- Orlow’s series of works about “plants” and “Africa” includeTheatrum Botanicum (2015-2018), Wishing Trees (2018), Soil Affinities (2018-2020), and Learning From Artemisia (2019-2020).
- Mark Harrison, “Medicine in an Age of Commerce and Empire: Britain and Its Tropical Colonies, 1660–1830,” The British Society of the History of Science, vol. 45, no. 3, 2012, 443-450.
Date and Time: October 24, 2021, 4-6pm (offline), October 25-December 23, 2021 (online)
Section Theme: La Mémoire Brûle
Curator: Huang Wenlong
Artists: Maria Iorio and Raphaël Cuomo
- Undead Voices, video with sound, 36 minutes (2019)
- Fabriques, HD video with sound, 13 minutes 15 seconds (2010)
- Sudeuropa, video with sound, 45 minutes (2005-2007) — online only
- Chronicles of That Time, video with sound, 75 minutes (2021) — online only
(Excerpt) (Full version check the right-side tab)
My interest in the works by artist duo Maria Iorio and Raphaël Cuomo arose from the observation that contemporary artists are constantly looking for creative intervention points in history. They select, appropriate, and reshape historical narratives, and look upon present and future through lost and reconstituted narratives. These creative works do not trace the truth of history with serious rigor, but rather search for freedom and flexibility in the movement of turning. Born in the 1970s, Iorio and Cuomo are an artist duo of Swiss and Italian backgrounds. Undead Voices takes a damaged home video from the mid-1970s as its entry point. Women’s marches, damaged old records, ghostly a cappella, and ominous experimental music summon forth a peculiar space-time and historical imagery.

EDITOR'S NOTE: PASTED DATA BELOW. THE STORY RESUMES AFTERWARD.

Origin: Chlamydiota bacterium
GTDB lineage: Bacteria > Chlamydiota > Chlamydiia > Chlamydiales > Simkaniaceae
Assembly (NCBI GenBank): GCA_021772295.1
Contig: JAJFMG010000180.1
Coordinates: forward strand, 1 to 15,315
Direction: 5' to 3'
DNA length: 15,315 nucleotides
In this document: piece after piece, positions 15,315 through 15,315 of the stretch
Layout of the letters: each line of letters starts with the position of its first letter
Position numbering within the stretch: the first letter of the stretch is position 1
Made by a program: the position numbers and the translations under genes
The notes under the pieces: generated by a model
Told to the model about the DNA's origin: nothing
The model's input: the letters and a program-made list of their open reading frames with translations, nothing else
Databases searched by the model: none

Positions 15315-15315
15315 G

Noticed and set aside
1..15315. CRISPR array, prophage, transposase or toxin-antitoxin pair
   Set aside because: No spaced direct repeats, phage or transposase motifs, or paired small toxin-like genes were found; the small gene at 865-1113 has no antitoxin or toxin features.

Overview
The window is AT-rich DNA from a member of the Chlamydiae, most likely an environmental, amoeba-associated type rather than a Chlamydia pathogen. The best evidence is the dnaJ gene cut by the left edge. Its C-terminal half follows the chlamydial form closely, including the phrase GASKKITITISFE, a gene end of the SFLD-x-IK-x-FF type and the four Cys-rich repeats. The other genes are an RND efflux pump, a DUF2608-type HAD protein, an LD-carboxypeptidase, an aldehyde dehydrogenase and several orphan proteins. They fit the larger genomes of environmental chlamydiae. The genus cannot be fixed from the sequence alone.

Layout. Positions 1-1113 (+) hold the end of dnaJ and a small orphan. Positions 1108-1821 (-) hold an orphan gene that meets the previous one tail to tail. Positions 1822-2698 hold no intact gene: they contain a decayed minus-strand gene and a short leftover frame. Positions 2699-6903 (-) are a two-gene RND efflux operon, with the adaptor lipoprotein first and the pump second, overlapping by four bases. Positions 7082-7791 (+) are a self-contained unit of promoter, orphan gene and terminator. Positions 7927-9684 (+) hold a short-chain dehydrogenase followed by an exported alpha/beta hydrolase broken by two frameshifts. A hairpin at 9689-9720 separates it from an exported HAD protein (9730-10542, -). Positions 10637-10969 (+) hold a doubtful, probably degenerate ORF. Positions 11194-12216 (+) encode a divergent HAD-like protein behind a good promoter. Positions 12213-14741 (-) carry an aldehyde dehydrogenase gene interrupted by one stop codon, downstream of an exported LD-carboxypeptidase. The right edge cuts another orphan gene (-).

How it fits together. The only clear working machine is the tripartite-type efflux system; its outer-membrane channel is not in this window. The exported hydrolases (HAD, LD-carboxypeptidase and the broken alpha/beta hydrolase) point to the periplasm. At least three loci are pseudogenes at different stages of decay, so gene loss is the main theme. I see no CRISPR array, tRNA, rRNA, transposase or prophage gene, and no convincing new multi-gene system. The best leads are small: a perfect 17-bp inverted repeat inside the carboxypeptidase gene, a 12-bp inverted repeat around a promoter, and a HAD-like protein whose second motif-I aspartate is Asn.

The title “La Mémoire Brûle” comes from French philosopher Georges Didi-Huberman. Memory is anything but cold and distant. The past touches and moves a person as tangibly as the heat of fire or skin. Mankind’s memory is deeply felt and searingly hot. Regarding the importance of memory to creativity, Didi-Huberman wrote, “We create the new not simply by forgetting the past, but by rethinking its genealogy in a way that can escape the conformity—the glaciation—of a memory that is no longer ‘living’.” because the reshaping and reproduction of memories are full of vitality. The work Undead Voices in this film series was exhibited at Berlin’s SAVVY Contemporary this September as part of the group show How to Find Meaning in Dead Time.
Ursula Biemann is an artist, author, and video essayist based in Zurich, Switzerland. Her artistic practice is strongly research-oriented and involves fieldwork in remote locations where she investigates climate change and the ecologies of oil and water.
Biemann had comprehensive solo exhibitions at the MAMAC in Nice, Broad Art Museum in Michigan, BAK Utrecht, Neuer Berliner Kunstverein, Bildmuseet Umea, Lentos Museum Linz and Helmhaus Zurich. Her video installations are exhibited worldwide in museums and at international art biennials in Liverpool, Sharjah, Shanghai, Sevilla, Taipei, Istanbul, Montreal, Venice and Sao Paulo.
Biemann has received the Prix Meret Oppenheim, the Swiss Grand Award for Art.
Uriel Orlow lives and works between London and Lisbon. His practice is research-based, process-oriented and multi-disciplinary including film, photography, drawing and sound. He is known for single-screen film works, lecture-performances and modular, multi-media installations that focus on specific locations and micro-histories and bring different image-regimes and narrative modes into correspondence. His work is concerned with residues of colonialism, spatial manifestations of memory, blind spots of representation and plants as political actors.